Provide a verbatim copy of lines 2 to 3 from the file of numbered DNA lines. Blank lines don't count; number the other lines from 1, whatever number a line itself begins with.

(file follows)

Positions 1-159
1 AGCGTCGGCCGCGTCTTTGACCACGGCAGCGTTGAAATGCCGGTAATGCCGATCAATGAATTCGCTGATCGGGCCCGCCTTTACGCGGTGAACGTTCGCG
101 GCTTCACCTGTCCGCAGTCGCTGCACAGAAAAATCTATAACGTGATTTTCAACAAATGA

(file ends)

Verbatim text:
1 AGCGTCGGCCGCGTCTTTGACCACGGCAGCGTTGAAATGCCGGTAATGCCGATCAATGAATTCGCTGATCGGGCCCGCCTTTACGCGGTGAACGTTCGCG
101 GCTTCACCTGTCCGCAGTCGCTGCACAGAAAAATCTATAACGTGATTTTCAACAAATGA